As a father of a toddler I’m no stranger to fatigue. Interestingly that also plays into one of the most common questions I get asked when it comes to customer experience management – What are some ways to reduce the risk of survey fatigue on the part of consumers?
Within surveys themselves there are four key elements that can serve to minimize fatigue on the part of a consumer:
1. Only ask important questions
Survey length is strongly correlated with drop-off rates in surveys. It is important that surveys only ask questions that are impactful to the results you want to achieve. A market insight driven approach to developing your survey based on a combination of cross-brand best practices and brand-specific loyalty modeling is the first step. Loyalty modeling can statistically determine which factors drive key outcomes, like overall satisfaction and likelihood to recommend, for your specific brand. This allows the survey design to prune questions that do not actually lead to useful results.
2. Make the survey appropriate for the medium
Data collection platforms should support a large range of media: computer web browsers, smartphones and tablets, or phone-based (IVR/CATI). Each media has different needs in terms of structure, length, and question wording in order to prevent fatigue. The ability to vary the set of questions, wording of questions and answers, and the visual layout of surveys for different media allows each survey medium to be used most effectively.
3. Give control to the respondent
Fatigue is caused by the mental state of the respondent – “This is taking too long” or “This feels like work.” Surveys can and should be segmented. All respondents are asked a short set of core questions and then given an option to complete a second longer segment that asked more detailed questions. Empathica’s testing with the same set of survey questions shows that adding this optional element reduces fatigue and results in more fully completed surveys.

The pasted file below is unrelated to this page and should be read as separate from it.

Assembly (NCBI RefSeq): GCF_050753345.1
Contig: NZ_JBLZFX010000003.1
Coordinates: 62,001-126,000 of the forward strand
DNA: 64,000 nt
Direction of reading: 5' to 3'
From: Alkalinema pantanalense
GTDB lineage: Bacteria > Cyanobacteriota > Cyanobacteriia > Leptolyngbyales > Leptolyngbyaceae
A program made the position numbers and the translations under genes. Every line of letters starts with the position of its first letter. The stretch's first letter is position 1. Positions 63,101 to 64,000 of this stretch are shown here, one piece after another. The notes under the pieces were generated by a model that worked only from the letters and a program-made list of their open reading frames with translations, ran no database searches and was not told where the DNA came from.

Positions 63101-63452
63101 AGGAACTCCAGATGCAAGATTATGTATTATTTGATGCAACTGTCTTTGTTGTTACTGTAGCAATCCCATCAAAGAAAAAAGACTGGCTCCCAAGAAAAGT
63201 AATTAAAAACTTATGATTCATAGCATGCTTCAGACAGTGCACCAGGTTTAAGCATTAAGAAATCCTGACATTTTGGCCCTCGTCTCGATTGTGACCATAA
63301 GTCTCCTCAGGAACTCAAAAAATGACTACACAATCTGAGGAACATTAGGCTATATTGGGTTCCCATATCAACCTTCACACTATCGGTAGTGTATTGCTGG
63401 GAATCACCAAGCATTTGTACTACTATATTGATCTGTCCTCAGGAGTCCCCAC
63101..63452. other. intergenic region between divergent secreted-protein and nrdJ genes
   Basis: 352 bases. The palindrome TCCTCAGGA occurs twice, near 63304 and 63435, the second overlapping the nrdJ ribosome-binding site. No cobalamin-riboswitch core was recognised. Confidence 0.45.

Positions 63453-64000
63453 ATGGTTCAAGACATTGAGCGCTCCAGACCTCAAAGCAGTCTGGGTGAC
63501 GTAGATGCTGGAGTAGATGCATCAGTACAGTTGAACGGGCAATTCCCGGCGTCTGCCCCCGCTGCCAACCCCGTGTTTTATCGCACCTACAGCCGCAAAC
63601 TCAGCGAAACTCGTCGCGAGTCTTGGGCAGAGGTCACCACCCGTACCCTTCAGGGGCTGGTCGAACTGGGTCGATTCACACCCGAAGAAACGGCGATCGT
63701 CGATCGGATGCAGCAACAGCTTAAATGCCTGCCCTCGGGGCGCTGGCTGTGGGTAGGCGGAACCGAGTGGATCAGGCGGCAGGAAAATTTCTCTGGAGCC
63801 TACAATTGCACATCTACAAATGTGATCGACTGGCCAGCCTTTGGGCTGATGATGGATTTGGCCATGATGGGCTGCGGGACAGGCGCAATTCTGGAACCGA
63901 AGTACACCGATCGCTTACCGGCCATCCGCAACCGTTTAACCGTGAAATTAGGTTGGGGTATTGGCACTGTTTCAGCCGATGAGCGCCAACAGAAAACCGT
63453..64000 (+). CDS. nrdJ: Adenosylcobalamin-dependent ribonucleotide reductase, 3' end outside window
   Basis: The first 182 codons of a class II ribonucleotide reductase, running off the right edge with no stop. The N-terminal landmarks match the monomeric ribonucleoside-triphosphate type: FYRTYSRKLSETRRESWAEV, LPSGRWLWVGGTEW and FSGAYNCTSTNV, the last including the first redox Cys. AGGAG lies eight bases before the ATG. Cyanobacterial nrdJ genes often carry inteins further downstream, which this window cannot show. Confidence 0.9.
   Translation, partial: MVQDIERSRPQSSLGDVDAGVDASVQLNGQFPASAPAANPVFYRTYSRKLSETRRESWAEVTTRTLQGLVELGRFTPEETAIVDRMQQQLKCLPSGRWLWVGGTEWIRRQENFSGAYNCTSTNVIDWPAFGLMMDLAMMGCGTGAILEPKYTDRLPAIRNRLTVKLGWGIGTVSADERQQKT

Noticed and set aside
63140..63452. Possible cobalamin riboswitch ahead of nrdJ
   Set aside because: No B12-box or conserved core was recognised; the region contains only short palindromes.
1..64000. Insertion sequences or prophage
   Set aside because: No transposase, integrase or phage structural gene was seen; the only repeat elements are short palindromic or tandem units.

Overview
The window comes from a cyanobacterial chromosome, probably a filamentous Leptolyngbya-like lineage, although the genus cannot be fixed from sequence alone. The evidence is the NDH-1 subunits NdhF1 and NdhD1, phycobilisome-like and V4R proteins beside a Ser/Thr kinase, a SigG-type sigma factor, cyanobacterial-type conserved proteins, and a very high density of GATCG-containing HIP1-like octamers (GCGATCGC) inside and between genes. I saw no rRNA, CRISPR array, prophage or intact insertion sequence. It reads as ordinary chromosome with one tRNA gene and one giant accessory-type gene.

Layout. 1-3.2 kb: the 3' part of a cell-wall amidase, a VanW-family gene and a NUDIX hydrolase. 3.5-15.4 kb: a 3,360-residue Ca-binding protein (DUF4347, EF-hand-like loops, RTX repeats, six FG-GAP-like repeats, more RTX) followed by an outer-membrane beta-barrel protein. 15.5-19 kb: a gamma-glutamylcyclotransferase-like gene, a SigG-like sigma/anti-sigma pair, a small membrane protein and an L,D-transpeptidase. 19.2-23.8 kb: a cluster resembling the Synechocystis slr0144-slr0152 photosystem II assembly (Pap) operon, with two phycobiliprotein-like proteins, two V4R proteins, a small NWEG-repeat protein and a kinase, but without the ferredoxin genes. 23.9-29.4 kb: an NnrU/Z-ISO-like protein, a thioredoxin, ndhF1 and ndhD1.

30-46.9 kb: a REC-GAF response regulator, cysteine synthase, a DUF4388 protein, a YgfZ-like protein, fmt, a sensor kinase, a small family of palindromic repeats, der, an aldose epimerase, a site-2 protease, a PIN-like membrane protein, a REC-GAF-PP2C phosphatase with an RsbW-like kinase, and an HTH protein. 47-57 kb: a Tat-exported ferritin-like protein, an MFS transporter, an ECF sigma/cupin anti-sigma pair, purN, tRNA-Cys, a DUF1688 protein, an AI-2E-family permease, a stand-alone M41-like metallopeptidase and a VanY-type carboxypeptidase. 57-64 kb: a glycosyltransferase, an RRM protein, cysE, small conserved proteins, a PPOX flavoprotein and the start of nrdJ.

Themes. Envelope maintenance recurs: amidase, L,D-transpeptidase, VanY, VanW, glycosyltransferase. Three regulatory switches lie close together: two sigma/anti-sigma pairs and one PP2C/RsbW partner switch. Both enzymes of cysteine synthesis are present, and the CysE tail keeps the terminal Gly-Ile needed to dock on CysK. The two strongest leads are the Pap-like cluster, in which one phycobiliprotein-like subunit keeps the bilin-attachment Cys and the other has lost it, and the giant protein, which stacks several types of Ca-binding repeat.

4. Selective sampling
If it is not possible to create a survey of reasonable length due to the number of factors involved (operational efficiency, marketing, product feedback, etc.) then selective sampling can be used. This essentially allows you to use several smaller surveys at once. Any particular respondent will be asked a specific subset of questions. The ratio at which each subset of questions is asked can be set. For example, you may want 90 percent of respondents to be asked about operational efficiency and 10 percent about the effectiveness of a promotional campaign. In this manner no one particular respondent must answer everything but the total set of survey responses will give you insight across the full question set.
There are also methods to reducing fatigue across surveys:
Multiple surveys at once.
If you have a need to gather information about several discrete topics at once you can use selective sampling (described above). This allows you to invite a large respondent group and those that respond will be proportionally split across your surveys. You do not need to pre-segment your list and hope that enough respond from each group.
Multiple surveys over time (periodic eblasts).
While most satisfaction surveys are ongoing invitations, they can also be supplemented with periodic eblast services. Eblasts are based on specific lists of contacts and can be segmented to ensure that the same respondents are not over-invited to surveys.
Industry research has proven that the majority of consumers are interested in providing valuable feedback to retailers about their shopping experiences. However many companies seem to forget the tenets outlined above and are left struggling to understand why their programs aren’t getting the anticipated adoption by their customers. Plan to prevent fatigue during the build phases of your program and chances are excellent that you will experience higher response rates and less drop-offs.